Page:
My husband treats me terribly

My husband and I have been together for seven years now. I will be honest: I have a problem lying to him about stupid stuff. I recently stupidly lied to my husband about an accident because I was afraid to tell him what happened. Ever since then, he gives me the cold shoulder. He gets so mad and ignores me for days. He's really verbally and emotionally abusive. He tells me all the bad things about me and calls me awful names. Should we call it quits? I'm tired of crying, but we have a toddler together.

Lynda Martens
Lynda Martens
Marriage & Family Therapist, MSc, RP, RMFT

Hi Texas, Thanks for your honesty; it helps me know where to go in answering you. What strikes me in your question is that you describe several ways in which your husband is hurtful/abusive/controlling with you, and then you ask "Should we call it quits?". We? I wonder if maybe the first step is for you to start seeing this decision as yours, rather than yours together. 

The way your husband treats you is not your fault, Texas. Your lies are a natural and normal way of you avoiding situations and encounters that feel unsafe for you. The problem is not your lying. The problem is that you don't feel safe enough to be honest with a person you're supposed to be able to trust.

There's an analogy that I sometimes use; I don't know if this is scientifically true or simply a useful story, but it's powerful either way, so I will tell it to you.

If you take a frog and drop it into a pot of boiling water, the frog will jump out immediately, knowing instinctively that if it stays in the pot, it will die. If you take a frog, however, and put it in a pot of cold water, and slowly, slowly, heat it to boiling, the frog will boil to death because it will fail to recognise the moment when it no longer has the energy to jump out of the pot; by the time it realises it's dying, it has lost its strength.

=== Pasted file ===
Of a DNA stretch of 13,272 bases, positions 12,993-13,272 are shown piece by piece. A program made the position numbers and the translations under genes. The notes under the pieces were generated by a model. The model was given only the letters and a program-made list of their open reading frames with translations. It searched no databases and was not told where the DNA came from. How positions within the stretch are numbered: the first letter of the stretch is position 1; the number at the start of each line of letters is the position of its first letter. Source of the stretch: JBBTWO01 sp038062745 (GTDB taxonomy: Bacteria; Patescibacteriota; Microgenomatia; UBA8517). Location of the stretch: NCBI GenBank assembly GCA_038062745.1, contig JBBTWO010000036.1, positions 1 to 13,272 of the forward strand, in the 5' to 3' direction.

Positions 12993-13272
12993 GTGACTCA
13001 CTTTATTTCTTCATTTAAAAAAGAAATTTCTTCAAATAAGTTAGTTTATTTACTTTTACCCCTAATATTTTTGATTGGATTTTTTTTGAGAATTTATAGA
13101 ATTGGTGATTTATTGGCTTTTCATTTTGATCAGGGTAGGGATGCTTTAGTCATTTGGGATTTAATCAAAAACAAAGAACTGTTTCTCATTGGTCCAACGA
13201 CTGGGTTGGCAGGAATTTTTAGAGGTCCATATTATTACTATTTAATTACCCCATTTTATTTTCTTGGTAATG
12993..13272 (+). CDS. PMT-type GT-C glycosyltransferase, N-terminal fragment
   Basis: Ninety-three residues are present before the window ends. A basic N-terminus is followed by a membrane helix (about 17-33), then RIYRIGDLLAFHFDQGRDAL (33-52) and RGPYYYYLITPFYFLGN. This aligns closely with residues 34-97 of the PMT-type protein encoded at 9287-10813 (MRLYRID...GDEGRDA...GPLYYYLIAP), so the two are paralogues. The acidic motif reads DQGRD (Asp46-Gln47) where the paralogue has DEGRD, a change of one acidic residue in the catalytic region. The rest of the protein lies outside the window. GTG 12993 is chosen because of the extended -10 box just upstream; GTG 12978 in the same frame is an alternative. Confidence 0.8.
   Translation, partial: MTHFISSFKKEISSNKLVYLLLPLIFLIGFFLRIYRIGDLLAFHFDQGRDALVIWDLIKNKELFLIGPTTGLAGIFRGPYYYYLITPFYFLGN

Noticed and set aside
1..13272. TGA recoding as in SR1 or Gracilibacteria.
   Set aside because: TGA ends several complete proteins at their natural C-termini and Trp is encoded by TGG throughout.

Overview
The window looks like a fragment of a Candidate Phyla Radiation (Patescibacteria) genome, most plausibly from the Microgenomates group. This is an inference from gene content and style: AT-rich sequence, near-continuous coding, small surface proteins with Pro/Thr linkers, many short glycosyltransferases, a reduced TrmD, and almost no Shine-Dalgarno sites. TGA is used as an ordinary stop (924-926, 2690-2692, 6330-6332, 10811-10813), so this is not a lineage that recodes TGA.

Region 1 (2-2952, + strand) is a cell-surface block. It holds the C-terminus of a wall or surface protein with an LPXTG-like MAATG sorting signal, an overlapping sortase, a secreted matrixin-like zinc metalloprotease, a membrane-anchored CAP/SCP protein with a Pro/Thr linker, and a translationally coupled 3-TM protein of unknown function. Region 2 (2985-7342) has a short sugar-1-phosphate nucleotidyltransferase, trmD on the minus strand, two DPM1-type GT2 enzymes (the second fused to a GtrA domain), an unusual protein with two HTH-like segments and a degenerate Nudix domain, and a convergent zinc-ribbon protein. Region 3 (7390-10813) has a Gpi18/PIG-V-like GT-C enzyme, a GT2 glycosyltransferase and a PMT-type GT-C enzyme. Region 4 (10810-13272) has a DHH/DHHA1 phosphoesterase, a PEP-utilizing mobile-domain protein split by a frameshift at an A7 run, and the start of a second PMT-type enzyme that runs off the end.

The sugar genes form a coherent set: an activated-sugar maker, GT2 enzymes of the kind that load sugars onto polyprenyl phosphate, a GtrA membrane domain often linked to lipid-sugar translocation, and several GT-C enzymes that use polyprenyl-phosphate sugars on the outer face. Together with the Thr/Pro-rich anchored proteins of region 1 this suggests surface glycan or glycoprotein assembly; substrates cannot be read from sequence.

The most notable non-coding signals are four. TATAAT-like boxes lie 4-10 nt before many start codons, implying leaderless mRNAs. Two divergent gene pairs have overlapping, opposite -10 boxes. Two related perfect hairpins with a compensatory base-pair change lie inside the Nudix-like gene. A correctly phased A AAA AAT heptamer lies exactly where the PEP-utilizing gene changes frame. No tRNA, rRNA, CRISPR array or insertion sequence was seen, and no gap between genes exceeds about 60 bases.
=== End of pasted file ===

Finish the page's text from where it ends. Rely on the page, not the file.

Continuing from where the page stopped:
It's called "learned helplessness". When your power or your voice has been taken away for a long time, you get used to that, and you fail to see the options that are available to you. 

You have a toddler, and you may be under the impression that staying in the marriage is best for the child. In my experience, and what research backs up, is that children first and foremost need a safe environment and parents who are happy. You are likely underestimating the effects on your child of living in a home with woman abuse. 

This is a complex picture, and if you were my client, I would want to get you to a stronger place emotionally where you're seeing the situation clearly and gathering resources and supports before you make any big decisions, but I do see that there are decisions that are there for you to make that can lead to a happy life for you and your child. 

I sincerely hope you seek professional help, with either a shelter for abused women or a therapist. I wish you the best.

The information above is intended as general information...  (more)The information above is intended as general information based on minimal information, and does not constitute health care advice. This information does not constitute communication with a counselor/therapist nor does it create a therapist-client relationship nor any of the privileges that relationship may provide. If you are currently feeling suicidal or are in crisis, call 911 or proceed to your local emergency room.

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